A Note on the 'Qianlong Garden' 乾隆花園
Geremie R. Barmé and Sang Ye 桑曄
Fig.1 'Qianlong Garden' (Qianlong Huayuan) in the hand of Ma Heng, Director, Palace Museum, from a diary entry dated 31 October 1949. Source: Gugong Bowu Yuan, ed., The Manuscript of Ma Heng's Diary (Ma Heng riji shougao 馬衡日記手稿), Beijing: Zijincheng Chubanshe, 2005, vol.1, p.188.
When did the series of connected gardens and pavilions along the western flank of the Ningshou Gong 寧壽宮, or the precinct in the Forbidden City built ostensibly as a retirement palace for the Qianlong Emperor, become known as the 'Qianlong Garden' (Qianlong Huayuan 乾隆花園)?
First, what does the Qianlong Garden, which is the focus of the exhibition 'The Emperor's Private Paradise' (see 'A Sylvan Symposium', also in this section) encompass? A short-hand account offers the following:
The Qianlong Garden in the Forbidden City was designed as a private, two-acre garden retreat with four courtyards, elaborate rockeries, and some 27 pavilions and structures. The garden was largely abandoned after the last emperor left the Forbidden City in 1924….
In her exhaustive catalogue essay, 'The Qianlong Garden in the Palace of Tranquility and Longevity', the curator of the exhibition 'The Emperor's Private Paradise' Nancy Berliner offers a meticulous study of the courtyards, features, buildings and designs that make up the garden. From readily available materials it can be established that the expression—what in Chinese is called a 'popular appellation' (sucheng 俗稱), 'Qianlong Garden'—was already in general currency among conservators and scholars during the last mainland years of the Republic of China.
For instance, in a diary entry dated 31 October 1949, Ma Heng 馬衡, Director of the Palace Museum (Gugong Bowu Yuan 故宫博物院) at the time, notes that a Survey Group had been established and that, among other things, it was undertaking a detailed study of the Qianlong Garden.[Fig.1] It was planned that a restoration of the multiple-courtyard garden area was a priority for the museum. Needless to say, events, including what would become the evanescent political demands of the new regime, overtook these optimistic plans.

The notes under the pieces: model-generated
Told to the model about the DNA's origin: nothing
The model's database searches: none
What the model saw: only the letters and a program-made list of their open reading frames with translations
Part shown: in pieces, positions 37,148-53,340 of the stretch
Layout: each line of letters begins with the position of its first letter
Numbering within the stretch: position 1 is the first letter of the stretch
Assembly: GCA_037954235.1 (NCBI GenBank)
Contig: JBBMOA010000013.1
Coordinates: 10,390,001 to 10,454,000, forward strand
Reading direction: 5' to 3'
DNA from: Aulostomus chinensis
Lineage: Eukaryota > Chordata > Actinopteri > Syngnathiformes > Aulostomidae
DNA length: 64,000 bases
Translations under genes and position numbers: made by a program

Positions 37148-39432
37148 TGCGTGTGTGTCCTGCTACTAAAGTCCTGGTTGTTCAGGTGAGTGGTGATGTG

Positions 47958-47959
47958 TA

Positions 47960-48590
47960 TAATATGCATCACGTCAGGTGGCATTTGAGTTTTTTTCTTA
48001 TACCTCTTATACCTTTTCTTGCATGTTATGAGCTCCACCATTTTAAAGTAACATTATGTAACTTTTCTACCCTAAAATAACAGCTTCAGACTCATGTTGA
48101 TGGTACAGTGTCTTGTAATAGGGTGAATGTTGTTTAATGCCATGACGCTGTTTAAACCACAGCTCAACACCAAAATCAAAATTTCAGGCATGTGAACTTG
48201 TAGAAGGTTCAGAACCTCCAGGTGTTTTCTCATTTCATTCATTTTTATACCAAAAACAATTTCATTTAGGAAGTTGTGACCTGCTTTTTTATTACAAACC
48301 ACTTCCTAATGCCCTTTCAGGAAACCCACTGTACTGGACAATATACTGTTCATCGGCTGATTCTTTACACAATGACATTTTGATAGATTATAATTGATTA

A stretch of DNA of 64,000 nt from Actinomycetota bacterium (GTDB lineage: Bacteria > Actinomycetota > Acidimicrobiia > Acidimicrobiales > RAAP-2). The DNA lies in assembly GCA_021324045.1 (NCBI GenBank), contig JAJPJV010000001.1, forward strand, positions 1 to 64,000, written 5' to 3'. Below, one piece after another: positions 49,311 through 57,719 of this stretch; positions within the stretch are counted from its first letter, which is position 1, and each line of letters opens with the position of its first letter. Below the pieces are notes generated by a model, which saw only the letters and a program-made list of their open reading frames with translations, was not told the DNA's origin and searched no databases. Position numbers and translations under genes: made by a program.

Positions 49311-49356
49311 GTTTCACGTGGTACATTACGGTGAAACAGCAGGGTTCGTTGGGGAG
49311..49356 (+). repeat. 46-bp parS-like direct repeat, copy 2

Also in 1950, the architectural historian Lu Sheng 盧繩 lead a team from the Architecture Department of Tianjin University to survey both the Forbidden City and the Thirteen Ming Tombs using modern measuring equipment. In the materials related to this undertaken published in 1957 Lu used the expression 'Qianlong Garden' to describe the gardens of the Ningshou Gong Palace complex.
Fig.2 The site of the Qianlong Garden complex within the Forbidden City. Source: Nancy Berliner et al, The Emperor's Private Paradise: Treasures from the Forbidden City, New Haven and London: Peabody Essex Museum in association with Yale University Press, 2010, p.95.
When the Palace Museum journal, Gugong Bowu Yuan Yuankan 故宫博物院院刊, began publishing again in 1979 after the demise of the Cultural Revolution, it was common to see the Qianlong Garden referred to in its pages. In 1980 alone that journal published Yu Zhuoyun 于倬雲 and Fu Lianxing's 傅連興 'The Garden Design of the Qianlong Garden', and Fu Lianzhong's 傅連仲 'Miscellanea Regarding the Qianlong Garden'.
It is noteworthy that originally the Studio of the Quiet Heart (Jingxin Zhai 靜心齋, also known as 鏡清齋) in Beihai 北海, part of the Lake Palaces within the Imperial City and which lie along the western flank of the Forbidden City, reconstructed in 1758, was known as the 'Small Qianlong Garden' (Qianlong Xiao Huayuan 乾隆小花園). Although it was frequented by and beloved of the Empress Dowager Cixi 慈禧 in the late-nineteenth century, it was not called 'Cixi's Garden', nor for that matter did the Ningshou Gong complex, which Cixi used extensively during the last, often dramatic, years of her life, subsequently become known as 'Cixi's Garden'. Just as odium and obliquity can explain the reasons for this, equally fame, stature and imperial success can explain why Qianlong's name lies heavily over so many sites.